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What Is Fentanyl?

By: DeAnza Bonzelaar

According to the National Center for Drug Abuse Statistics, “fentanyl abuse statistics indicate it is the world’s deadliest opioid, causing almost half of all overdose deaths nationwide.”1

Fentanyl was first developed in 1959 and is considered a “miracle drug” by pain specialists. It is a heavily regulated legal medication prescribed for pain relief in cancer patients and post-surgery.² It is a synthetic opioid, meaning it is not derived from the opium poppy plant. Instead, fentanyl and other synthetic opioids, such as methadone, are entirely lab-produced. It is 50- to 300-times more potent than morphine.³

As reported by the Wall Street Journal, “the illicit form of fentanyl, a powder that is often mixed into other drugs, has overtaken the drug market in the US.”4

  • 2 mg of fentanyl is a lethal dose, but doses as small as 0.25 mg place the user at a high risk of overdose.5
  • A lethal dose of heroin is 100 mg while 250 mg of cocaine is a lethal dose.6
  • Carfentanil is 10,000 times more potent than morphine and 100 times more potent than fentanyl.7
  • Carfentanil is also used to tranquilize elephants and other large mammals.8

Fentanyl and its derivative, carfentanil, are white powdery substances that look like cocaine or heroin. Drug dealers mix them with heroin and cocaine to presumably make the drugs stronger.

Carfentanil is so powerful it poses a significant threat to first responders and law enforcement personnel who touch it by accident. It also acts so quickly that Narcan may not be effective.9

Fentanyl is so dangerous because its use leads to unprecedented accidental overdoses. Per The Detroit News:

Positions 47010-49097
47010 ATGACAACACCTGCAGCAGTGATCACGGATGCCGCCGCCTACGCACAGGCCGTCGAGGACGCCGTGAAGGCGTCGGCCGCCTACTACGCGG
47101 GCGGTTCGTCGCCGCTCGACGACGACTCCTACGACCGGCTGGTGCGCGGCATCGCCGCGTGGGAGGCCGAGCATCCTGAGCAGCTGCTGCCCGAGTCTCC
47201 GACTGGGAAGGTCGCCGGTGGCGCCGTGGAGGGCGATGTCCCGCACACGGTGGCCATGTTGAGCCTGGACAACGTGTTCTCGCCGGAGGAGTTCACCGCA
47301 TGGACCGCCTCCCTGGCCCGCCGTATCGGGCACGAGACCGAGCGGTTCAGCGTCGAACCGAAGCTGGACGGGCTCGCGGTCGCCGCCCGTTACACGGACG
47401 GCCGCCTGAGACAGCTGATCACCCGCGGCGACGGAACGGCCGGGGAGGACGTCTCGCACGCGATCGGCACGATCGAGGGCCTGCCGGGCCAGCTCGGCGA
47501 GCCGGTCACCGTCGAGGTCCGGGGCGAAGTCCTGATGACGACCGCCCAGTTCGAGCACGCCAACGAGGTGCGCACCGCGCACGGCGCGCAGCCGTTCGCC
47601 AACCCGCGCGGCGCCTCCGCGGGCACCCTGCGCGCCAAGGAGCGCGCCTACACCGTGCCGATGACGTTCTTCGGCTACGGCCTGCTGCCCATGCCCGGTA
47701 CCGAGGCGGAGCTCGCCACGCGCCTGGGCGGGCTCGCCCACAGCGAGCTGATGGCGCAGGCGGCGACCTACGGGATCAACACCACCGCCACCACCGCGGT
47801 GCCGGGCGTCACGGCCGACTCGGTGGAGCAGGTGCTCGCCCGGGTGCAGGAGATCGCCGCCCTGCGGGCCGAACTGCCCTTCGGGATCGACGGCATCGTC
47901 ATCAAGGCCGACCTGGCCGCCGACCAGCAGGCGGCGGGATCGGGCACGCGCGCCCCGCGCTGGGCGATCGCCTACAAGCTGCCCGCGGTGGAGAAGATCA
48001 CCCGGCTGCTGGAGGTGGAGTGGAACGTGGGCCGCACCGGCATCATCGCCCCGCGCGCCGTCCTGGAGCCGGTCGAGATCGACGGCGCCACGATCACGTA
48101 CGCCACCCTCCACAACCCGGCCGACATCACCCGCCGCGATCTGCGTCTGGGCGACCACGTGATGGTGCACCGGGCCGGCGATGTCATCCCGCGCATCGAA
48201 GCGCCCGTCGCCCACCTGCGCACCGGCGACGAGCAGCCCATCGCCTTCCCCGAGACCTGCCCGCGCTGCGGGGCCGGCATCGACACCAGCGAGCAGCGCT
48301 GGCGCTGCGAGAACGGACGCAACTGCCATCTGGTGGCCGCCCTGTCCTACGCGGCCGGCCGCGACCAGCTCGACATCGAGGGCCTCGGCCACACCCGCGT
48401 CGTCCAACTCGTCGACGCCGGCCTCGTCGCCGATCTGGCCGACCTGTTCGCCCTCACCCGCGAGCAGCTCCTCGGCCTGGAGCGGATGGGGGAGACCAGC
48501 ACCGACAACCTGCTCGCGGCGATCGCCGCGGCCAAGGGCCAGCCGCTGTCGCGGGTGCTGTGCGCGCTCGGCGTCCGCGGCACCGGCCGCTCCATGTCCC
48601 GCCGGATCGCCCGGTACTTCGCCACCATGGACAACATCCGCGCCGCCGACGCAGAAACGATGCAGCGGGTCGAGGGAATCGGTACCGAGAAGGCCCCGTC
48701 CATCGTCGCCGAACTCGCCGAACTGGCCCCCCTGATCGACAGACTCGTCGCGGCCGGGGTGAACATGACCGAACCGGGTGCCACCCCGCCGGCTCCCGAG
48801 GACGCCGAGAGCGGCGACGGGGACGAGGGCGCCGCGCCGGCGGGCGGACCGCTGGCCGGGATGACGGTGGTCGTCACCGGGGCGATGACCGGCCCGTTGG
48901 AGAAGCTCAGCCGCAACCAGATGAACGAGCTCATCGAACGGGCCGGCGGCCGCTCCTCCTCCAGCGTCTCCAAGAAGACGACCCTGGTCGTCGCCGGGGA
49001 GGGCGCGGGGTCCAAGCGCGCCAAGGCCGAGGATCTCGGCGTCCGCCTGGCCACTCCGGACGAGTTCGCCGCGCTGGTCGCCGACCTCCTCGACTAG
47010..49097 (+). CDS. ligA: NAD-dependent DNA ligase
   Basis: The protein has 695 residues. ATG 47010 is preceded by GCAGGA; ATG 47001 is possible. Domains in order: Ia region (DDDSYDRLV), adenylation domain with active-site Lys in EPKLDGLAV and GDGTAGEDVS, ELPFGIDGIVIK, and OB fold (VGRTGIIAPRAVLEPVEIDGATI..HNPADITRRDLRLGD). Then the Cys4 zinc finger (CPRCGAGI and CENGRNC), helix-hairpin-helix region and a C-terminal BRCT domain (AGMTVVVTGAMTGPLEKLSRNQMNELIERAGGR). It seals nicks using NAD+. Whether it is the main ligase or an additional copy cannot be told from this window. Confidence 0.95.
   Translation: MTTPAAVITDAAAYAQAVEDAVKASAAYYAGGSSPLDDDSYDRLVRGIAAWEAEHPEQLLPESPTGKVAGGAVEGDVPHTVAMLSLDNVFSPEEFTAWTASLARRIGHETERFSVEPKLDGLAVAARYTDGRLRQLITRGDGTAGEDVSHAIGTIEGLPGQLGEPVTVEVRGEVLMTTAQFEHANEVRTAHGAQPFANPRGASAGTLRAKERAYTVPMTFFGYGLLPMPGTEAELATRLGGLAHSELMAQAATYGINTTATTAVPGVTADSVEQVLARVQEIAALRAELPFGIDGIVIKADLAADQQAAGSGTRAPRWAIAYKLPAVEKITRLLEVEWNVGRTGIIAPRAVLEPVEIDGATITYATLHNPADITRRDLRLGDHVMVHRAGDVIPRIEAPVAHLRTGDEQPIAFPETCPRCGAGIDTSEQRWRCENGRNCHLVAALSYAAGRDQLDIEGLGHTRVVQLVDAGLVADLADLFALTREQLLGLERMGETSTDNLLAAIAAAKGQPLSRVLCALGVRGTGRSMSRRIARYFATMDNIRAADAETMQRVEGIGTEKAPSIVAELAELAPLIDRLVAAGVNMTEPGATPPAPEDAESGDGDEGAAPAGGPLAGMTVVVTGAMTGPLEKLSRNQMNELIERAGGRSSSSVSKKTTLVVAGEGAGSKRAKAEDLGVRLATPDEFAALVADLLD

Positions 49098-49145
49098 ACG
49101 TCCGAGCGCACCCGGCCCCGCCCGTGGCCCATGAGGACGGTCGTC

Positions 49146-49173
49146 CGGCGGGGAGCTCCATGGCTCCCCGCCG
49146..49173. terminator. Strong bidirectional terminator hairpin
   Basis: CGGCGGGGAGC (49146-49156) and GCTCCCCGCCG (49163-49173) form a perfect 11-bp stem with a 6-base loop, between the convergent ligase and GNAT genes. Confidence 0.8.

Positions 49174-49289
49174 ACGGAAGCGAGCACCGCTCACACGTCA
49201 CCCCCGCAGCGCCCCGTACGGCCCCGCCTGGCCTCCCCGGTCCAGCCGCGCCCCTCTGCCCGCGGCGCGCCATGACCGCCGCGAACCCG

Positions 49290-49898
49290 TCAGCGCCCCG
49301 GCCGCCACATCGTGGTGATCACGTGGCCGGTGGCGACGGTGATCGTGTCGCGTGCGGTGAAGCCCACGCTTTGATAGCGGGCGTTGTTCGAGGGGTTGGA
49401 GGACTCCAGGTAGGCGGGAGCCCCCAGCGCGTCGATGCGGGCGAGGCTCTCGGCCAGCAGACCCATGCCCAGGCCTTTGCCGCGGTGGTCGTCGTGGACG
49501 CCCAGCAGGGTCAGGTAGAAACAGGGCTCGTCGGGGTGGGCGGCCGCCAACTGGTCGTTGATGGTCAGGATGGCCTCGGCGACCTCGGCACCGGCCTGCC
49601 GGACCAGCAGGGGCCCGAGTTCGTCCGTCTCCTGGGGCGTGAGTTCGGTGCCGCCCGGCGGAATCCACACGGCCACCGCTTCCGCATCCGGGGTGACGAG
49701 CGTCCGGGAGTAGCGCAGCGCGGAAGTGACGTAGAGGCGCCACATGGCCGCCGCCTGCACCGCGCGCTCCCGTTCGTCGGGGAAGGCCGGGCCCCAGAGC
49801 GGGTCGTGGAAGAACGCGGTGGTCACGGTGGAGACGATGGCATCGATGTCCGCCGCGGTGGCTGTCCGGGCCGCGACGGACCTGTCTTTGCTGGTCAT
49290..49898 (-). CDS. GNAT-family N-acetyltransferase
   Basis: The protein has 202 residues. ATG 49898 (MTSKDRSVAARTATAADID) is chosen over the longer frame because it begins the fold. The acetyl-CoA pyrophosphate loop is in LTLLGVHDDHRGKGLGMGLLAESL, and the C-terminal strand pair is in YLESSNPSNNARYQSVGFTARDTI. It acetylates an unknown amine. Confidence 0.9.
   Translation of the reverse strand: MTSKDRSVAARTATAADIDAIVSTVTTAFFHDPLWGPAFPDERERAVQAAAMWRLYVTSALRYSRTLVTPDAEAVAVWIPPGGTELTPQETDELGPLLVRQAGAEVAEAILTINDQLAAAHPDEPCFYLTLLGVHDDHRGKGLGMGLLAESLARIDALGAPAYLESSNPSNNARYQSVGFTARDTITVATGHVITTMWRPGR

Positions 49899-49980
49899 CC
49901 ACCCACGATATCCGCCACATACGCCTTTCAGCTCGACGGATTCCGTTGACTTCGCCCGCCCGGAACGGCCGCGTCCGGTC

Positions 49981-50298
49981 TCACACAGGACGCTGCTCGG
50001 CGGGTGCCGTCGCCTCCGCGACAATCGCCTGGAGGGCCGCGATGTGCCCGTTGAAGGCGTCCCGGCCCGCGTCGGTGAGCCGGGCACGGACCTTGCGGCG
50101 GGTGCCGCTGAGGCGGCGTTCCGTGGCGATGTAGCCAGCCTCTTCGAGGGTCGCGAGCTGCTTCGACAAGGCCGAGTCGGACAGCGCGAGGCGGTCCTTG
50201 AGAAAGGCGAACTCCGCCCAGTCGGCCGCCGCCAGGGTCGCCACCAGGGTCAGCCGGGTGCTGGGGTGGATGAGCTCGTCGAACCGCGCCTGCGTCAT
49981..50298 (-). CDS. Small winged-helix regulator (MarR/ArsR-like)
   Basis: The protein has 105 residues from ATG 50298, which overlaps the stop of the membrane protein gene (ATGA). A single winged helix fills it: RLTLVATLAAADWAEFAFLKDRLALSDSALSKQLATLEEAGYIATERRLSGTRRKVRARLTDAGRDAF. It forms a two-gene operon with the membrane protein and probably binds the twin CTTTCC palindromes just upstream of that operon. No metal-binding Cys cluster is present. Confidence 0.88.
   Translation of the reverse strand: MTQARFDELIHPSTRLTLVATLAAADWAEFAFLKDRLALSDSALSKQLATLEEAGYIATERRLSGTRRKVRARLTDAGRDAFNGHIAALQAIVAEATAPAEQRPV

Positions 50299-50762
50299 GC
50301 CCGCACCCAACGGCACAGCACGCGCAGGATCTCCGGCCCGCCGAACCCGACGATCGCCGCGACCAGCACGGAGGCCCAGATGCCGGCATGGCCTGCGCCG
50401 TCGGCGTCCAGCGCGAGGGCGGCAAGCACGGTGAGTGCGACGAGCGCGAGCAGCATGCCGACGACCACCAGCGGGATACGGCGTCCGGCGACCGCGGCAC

The federal government counted more accidental overdose deaths in 2021 alone than it did in the 20-year period from 1979 through 1998…experts believe deaths surged not only because the drugs are so powerful, but also because fentanyl is laced into so many other illicit drugs, and not because of changes in how many people are using. In the late 2010s – the most recent period for which federal data is available – deaths were skyrocketing even as the number of people using opioids was dropping.”10

  1. NCDAS, “Fentanyl Abuse Statistics,” National Center for Drug Abuse Statistics. (accessed October 24, 2023).
  2. Julie Wernau, “What Is Fentanyl and Why Is It So Dangerous?” The Wall Street Journal, October 24, 2022. (accessed October 24, 2023).
  3. NCDAS, “Fentanyl Abuse Statistics.”
  4. Wernau, “What Is Fentanyl and Why Is It So Dangerous?”
  5. NCDAS, “Fentanyl Abuse Statistics.”
  6. Ibid.
  7. Just Think Twice, “Five Quick Facts: Carfentanil,” Just Think Twice. (accessed October 24, 2023).
  8. Ibid.
  9. Ibid.
  10. Geoff Mulvihill, “As fentanyl drives overdose deaths, mistaken beliefs persist, October 28, 2022. (accessed October 24, 2023).

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